The American Academy of Pediatrics (AAP) announced on Monday new guidelines to address one of the most commonly asked questions among parents. Is it ok to give my infant fruit juice.

if you’re child is under 6 months old, the answer is no.

“An AAP policy statement published in 2001 and reaffirmed in 2006 recommended no juice for children younger than 6 months of age, 4-6 ounces daily for children ages 1-6 years and 8-12 ounces for children 7 and older,” the AAP said in a statement on its website. “Since then, however, considerable concern has been expressed about increasing obesity rates and risks for dental caries.”

The recommendation is the first change to the academy’s fruit juice recommendations since 2001.

It wasn’t “some magical new science” that inspired the alteration, noted Abrams, but rather “this (guideline) hadn’t been looked at in a long time, so we thought it was time to take a close look.”
‘Not good for the teeth’

Children and teens continue to be the top consumers of juice and juice drinks in the US, the policy statement notes.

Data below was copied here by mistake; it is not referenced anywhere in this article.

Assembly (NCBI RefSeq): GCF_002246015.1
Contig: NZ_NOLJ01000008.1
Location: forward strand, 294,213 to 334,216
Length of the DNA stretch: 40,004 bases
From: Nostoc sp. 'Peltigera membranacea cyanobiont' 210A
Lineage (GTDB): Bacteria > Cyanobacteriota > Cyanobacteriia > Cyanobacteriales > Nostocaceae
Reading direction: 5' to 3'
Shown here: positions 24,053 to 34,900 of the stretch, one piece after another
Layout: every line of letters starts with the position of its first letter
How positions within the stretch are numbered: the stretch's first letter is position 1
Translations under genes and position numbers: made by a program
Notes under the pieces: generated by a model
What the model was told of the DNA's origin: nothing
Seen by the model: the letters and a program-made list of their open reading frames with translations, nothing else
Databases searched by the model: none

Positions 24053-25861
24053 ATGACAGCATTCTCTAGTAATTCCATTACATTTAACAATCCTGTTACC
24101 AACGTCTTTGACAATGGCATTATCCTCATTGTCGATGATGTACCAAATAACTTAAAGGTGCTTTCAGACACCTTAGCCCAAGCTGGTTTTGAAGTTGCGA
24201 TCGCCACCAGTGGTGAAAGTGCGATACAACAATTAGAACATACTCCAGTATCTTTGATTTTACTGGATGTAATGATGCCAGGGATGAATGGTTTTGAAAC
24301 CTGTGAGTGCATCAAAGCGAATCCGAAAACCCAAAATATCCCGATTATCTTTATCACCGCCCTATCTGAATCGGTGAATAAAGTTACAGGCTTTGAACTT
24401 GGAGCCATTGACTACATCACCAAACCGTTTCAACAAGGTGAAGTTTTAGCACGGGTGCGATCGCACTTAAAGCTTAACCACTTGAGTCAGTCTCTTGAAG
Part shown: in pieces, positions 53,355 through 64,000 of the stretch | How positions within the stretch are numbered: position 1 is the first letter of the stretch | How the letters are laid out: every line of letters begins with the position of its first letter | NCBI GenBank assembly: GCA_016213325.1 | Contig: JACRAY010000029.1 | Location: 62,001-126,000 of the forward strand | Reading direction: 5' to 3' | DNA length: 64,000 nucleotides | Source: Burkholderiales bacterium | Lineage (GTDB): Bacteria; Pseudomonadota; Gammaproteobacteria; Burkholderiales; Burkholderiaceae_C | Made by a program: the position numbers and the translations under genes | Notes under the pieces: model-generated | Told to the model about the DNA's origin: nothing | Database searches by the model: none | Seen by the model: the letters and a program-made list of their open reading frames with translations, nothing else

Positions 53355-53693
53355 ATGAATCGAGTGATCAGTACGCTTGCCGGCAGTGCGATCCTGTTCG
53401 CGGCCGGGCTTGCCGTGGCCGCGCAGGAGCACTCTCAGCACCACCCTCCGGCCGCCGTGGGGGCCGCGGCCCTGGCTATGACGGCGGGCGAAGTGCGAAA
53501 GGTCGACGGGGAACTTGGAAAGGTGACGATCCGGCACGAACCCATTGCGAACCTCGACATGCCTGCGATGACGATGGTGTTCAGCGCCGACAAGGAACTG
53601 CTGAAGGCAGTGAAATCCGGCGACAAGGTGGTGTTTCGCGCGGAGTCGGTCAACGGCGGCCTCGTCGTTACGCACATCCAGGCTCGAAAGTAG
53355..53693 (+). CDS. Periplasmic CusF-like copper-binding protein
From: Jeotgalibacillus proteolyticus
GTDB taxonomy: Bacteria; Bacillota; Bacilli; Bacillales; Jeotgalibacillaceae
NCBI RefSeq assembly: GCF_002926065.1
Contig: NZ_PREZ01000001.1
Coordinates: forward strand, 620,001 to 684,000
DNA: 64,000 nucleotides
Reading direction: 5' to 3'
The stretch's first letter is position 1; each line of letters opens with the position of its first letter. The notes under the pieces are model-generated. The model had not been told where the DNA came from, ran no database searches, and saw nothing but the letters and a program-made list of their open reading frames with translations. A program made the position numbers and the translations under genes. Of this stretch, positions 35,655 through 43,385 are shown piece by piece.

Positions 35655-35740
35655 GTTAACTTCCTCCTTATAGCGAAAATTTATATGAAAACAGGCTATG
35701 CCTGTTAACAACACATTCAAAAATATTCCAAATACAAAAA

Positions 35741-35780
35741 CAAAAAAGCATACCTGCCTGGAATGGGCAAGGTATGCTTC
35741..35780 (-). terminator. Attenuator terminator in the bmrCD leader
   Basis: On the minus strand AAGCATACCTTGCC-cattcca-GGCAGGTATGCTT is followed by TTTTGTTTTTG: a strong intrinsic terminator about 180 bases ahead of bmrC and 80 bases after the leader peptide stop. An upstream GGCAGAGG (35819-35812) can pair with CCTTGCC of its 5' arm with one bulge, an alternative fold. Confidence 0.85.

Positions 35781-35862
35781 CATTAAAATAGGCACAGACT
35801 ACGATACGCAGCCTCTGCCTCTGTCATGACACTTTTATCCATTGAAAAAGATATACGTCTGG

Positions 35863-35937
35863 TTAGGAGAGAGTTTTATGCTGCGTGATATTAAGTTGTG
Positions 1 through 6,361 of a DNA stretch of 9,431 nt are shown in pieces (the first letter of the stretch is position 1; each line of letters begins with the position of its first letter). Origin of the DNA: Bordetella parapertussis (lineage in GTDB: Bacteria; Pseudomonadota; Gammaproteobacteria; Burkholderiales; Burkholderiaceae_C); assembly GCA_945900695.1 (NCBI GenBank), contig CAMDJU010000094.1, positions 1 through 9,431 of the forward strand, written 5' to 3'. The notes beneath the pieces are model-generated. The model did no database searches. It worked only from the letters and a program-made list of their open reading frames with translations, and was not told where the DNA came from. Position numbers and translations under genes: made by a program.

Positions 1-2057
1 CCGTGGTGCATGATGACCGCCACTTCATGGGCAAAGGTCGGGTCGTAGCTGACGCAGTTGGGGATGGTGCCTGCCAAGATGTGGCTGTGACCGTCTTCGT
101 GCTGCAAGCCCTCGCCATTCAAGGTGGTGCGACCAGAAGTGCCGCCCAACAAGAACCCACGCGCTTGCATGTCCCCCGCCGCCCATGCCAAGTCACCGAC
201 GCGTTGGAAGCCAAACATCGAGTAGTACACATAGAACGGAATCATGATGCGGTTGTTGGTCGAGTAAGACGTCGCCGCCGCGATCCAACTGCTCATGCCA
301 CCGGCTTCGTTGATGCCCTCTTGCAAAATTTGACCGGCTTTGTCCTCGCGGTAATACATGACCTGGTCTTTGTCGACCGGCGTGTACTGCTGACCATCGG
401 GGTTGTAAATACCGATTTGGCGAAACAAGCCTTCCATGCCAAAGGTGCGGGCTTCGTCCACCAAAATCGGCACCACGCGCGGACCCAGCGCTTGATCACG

“The problem is, parents will stick a bottle or sippy cup in the kid’s mouth and kind of leave it there all day. That’s not good from the calorie-intake perspective, and it’s sure not good for the teeth,” Abrams said. “What happens is, the kid then gets used to all the sugar, and then they won’t drink water.”

In addition, the group said, fruit juice is not appropriate in the treatment of dehydration or management of diarrhea.

“We know that excessive fruit juice can lead to excessive weight gain and tooth decay,” said co-author Steven Abrams. “Pediatricians have a lot of information to share with families on how to provide the proper balance of fresh fruit within their child’s diet.”